Objective: South Africa's Western Cape Province has one of the highest rates of fetal alcohol spectrum disorder globally. Alcohol-serving venues are likely important sites to identify women at high risk of having a child with fetal alcohol spectrum disorder. The goal of this study was to examine the risk for alcohol-exposed pregnancies among women who drink in alcohol-serving venues.
Method: Cross-sectional surveys were conducted with 200 women of reproductive age at seven drinking venues in a single Cape Town community. Surveys assessed sexual behavior, contraceptive use, and drinking behavior (both current and during previous pregnancies). Women were defined as being at risk for alcohol-exposed pregnancy if they were currently drinking, sexually active in the previous 60 days, and not consistently using modern contraceptives.
Results: Almost all participants (95.5%) met criteria for hazardous drinking. In total, 20.3% of the 152 sexually active women were identified as at risk for alcohol-exposed pregnancy, and 2 women were currently pregnant and drinking. A majority of sexually active participants (79.6%) reported consistent use of a modern contraceptive. Most contraceptives (66.1%) were short-acting methods such as injectables. Of the 176 participants who reported previous pregnancies, 64.8% said they drank alcohol during a previous pregnancy and 51.1% met criteria for hazardous drinking during that pregnancy.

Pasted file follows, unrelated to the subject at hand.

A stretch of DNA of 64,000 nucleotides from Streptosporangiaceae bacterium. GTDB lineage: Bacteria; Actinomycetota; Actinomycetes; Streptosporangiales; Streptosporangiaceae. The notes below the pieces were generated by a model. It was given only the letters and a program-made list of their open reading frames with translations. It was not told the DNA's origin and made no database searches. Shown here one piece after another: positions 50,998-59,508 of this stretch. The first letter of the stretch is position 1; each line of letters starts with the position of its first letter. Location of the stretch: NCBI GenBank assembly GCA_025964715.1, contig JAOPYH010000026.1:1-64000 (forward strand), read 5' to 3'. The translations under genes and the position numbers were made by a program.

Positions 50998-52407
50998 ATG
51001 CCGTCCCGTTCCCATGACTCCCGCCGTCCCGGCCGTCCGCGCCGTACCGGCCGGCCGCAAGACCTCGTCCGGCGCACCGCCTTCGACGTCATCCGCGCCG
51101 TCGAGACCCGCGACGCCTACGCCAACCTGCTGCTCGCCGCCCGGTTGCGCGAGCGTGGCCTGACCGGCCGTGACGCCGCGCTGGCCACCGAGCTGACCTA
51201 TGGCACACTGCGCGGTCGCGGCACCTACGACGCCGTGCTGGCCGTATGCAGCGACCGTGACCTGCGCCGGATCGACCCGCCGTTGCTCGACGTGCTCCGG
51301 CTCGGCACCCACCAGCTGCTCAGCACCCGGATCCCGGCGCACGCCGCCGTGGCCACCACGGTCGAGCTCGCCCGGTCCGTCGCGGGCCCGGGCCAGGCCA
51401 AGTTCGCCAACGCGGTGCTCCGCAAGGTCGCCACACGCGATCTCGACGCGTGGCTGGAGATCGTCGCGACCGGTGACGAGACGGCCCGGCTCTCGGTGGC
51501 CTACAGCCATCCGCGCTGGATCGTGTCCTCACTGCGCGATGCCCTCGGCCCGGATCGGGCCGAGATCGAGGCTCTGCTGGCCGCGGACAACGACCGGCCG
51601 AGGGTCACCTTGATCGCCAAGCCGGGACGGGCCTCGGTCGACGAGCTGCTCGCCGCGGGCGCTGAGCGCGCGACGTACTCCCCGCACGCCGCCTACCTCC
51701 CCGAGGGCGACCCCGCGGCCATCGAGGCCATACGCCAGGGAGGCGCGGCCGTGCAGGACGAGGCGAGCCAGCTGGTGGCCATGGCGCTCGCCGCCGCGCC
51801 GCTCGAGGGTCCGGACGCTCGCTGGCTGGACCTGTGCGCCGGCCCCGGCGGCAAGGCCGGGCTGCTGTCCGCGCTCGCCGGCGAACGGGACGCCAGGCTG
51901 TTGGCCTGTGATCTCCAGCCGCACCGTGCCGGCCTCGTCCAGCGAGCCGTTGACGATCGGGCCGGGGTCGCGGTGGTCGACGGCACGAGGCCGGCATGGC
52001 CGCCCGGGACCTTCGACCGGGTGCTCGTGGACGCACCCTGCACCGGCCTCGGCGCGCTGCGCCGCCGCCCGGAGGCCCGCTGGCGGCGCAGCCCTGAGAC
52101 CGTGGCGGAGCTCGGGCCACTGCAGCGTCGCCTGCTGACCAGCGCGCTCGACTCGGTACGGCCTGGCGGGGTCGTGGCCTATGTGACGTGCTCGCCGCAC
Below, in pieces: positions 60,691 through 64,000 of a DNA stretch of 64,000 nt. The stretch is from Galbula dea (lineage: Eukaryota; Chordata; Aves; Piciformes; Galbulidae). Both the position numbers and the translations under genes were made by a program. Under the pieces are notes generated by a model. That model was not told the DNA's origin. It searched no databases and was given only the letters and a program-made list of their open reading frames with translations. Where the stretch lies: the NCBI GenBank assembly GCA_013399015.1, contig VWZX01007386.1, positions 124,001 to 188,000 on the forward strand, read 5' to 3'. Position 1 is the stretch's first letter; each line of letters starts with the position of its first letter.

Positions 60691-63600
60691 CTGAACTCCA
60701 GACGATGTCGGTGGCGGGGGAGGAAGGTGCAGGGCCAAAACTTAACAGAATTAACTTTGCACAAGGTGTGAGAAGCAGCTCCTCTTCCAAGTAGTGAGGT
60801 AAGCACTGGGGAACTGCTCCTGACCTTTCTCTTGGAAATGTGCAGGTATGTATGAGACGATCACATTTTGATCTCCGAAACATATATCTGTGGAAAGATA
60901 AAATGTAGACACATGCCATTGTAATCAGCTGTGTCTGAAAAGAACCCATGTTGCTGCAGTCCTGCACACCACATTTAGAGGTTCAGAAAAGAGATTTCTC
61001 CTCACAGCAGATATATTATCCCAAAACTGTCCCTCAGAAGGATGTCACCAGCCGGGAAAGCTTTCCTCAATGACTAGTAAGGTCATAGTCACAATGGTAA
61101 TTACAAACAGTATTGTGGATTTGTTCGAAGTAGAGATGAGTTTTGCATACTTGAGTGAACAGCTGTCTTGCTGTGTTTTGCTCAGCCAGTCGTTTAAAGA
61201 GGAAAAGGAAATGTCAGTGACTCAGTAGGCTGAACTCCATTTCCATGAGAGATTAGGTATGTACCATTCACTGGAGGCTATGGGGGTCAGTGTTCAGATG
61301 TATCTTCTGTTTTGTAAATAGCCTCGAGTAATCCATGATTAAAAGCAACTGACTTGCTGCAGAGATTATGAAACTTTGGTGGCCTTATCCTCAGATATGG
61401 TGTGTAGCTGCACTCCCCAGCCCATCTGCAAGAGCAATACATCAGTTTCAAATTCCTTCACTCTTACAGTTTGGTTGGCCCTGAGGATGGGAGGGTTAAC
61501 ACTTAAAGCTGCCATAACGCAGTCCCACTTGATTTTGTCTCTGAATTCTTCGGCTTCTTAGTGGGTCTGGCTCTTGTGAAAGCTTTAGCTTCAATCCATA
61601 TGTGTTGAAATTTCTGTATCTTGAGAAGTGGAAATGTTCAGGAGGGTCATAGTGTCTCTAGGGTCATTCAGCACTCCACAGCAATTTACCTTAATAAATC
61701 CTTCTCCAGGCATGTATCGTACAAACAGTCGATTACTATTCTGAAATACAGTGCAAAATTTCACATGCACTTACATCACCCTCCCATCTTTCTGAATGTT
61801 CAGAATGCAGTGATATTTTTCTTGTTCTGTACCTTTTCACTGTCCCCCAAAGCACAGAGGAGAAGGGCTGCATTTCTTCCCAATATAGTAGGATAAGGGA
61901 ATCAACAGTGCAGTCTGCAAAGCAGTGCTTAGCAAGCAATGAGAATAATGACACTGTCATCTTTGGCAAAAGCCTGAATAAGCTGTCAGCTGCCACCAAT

Conclusions: Given the high rates of alcohol consumption during pregnancy, alcohol-serving venues should be targeted for fetal alcohol spectrum disorder prevention interventions. Efforts should be made to increase uptake of long-acting contraceptives among women who do not wish to get pregnant and to promote alcohol cessation among women with pregnancy intentions.